Mumbai, India — The International Rice Research Institute (IRRI) and the Asia Society launched a new food security report for Asia in Mumbai today, calling for increased investment in rice research.
The report, Never an empty bowl: sustaining food security in Asia, emphasizes the importance of rice as the primary staple food in Asia and a major source of income for Asian farmers. Existing global efforts to combat hunger and achieve food security are evaluated in the report, which also recommends more research on: climate change mitigation for farming, farming infrastructure, and market price stability.
“India, which is the second biggest producer of rice and where rice is a staple for more than 65% of the population, is an indispensable partner in spearheading rice research,” said IRRI Deputy Director General for Research, Dr. Achim Dobermann, who helped launched the report.
India’s leading agricultural scientist Prof. M. S. Swaminathan, co-chaired the international task force of prominent global thinkers, including the founder and board chair of the IT company Infosys Mr. Narayana Murthy, that prepared the report.
Poverty remains the single biggest factor contributing to food insecurity in Asia,” said Prof. Swaminathan at the initial launch of the report in New York. “Two-thirds of the world’s 1.4 billion poor people surviving on less than $1.25 per day live in Asia. They spend half of their income on purchasing food, mainly rice. For the extreme poor, having access to adequate food is often too costly.”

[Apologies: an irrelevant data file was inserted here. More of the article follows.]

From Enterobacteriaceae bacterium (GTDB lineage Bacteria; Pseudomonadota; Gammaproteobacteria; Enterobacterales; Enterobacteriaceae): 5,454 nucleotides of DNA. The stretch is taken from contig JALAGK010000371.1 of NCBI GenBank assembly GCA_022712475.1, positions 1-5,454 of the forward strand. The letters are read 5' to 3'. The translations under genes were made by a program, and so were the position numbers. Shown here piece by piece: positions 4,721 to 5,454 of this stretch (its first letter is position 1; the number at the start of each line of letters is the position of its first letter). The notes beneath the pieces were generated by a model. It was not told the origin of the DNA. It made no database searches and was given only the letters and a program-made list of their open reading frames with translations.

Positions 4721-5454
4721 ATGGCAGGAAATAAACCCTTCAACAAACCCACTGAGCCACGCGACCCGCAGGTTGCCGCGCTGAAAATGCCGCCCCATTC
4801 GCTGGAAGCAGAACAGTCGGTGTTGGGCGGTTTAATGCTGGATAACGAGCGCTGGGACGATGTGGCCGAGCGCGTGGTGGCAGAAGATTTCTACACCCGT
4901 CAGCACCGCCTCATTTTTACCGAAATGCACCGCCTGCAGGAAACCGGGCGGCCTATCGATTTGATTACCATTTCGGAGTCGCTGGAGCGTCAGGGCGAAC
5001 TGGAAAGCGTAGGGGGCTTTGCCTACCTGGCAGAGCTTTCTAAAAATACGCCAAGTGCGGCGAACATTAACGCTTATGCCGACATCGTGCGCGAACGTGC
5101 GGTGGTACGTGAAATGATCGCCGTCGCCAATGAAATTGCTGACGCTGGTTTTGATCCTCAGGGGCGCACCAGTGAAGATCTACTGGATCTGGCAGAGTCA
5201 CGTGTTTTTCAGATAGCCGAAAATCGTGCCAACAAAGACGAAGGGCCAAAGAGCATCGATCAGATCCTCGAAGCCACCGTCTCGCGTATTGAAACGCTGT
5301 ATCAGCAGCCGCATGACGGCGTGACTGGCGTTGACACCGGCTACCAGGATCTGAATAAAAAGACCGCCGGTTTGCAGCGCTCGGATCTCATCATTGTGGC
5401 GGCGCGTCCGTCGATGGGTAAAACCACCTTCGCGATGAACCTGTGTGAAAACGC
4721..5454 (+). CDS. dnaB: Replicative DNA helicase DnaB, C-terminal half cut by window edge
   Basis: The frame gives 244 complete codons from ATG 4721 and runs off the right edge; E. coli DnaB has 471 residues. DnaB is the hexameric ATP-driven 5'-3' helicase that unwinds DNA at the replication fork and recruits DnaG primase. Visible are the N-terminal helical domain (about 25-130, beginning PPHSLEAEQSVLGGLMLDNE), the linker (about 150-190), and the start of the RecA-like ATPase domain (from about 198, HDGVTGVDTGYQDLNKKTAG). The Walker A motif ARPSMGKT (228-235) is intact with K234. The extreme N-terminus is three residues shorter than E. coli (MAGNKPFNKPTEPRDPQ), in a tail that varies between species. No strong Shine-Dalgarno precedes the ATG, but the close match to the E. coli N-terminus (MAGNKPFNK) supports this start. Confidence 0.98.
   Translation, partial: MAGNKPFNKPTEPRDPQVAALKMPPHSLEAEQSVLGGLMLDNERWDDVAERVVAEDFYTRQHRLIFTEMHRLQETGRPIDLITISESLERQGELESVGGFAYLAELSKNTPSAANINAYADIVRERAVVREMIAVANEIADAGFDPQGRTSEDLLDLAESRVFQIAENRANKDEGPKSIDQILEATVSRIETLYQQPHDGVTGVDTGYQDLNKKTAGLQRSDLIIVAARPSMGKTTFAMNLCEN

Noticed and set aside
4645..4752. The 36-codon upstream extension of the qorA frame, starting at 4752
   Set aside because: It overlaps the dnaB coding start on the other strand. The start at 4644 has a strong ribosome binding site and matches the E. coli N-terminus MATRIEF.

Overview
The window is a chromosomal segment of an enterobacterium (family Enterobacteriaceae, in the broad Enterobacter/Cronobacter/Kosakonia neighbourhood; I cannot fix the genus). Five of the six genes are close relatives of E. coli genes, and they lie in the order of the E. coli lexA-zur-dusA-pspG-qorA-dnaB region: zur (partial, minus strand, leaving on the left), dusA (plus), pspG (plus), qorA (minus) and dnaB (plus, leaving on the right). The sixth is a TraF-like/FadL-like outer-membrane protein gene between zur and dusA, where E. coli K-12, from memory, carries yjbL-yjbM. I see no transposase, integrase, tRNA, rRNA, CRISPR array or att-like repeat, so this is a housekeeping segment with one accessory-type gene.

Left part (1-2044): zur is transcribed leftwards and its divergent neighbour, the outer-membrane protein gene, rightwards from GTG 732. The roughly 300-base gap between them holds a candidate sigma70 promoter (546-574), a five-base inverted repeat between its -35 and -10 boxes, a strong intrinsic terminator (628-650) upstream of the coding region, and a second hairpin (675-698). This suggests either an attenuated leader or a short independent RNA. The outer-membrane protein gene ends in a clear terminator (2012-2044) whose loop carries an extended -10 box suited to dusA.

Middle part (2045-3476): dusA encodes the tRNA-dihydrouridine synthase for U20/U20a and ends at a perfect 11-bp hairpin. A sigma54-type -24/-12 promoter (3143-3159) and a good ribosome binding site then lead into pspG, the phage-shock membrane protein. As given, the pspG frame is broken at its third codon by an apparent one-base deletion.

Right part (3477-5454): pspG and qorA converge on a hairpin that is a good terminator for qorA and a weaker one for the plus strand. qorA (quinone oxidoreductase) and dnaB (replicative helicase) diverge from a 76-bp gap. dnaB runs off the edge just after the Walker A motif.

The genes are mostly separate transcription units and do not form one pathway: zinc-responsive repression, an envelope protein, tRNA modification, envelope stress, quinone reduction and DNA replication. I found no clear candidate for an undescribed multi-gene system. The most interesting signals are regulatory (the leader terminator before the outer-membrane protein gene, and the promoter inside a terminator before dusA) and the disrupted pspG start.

He added that raising agricultural productivity is central to achieving overall economic development that reaches the poor.
The report coincides with IRRI’s 50th anniversary fundraising campaign, which seeks to raise support for rice research through philanthropy and the private sector in Asia. Funds raised by this campaign will go toward the IRRI-led Global Rice Science Partnership, which will be carried out with hundreds of research and development partners around the world, including India.
IRRI has had a strong relationship with India since the Institute’s inception, and established a local research office in Pusa nearly 30 years ago. IRRI has around 170 research partnerships with Indian agricultural institutions and organizations, including more than 40 under the Indian Council for Agricultural Research umbrella, as well as academic institutions. IRRI also has approximately 130 adaptation and dissemination partnerships in India, which include government bodies such as the National Food Security Mission and the National Seeds Corporation, nongovernment organizations, companies, and farmer associations.
Since the 1960s, India’s rice production has improved with the use of better rice varieties, more precise nutrient management practices, and improved irrigation infrastructure, among other factors. However, erratic monsoons and extremes in weather patterns are proving increasingly challenging to the hundreds of millions of farmers in India. Investment in rice research will help to develop better methods of adaptation to floods, droughts, and high-salinity conditions, all of which will increasingly hinder rice production as climate change progresses.
Through greater investment and by growing more and healthier rice in an environmentally sustainable way, the report suggests, rice prices will be stabilized and poverty in Asia can be reduced by approximately 15% by 2030.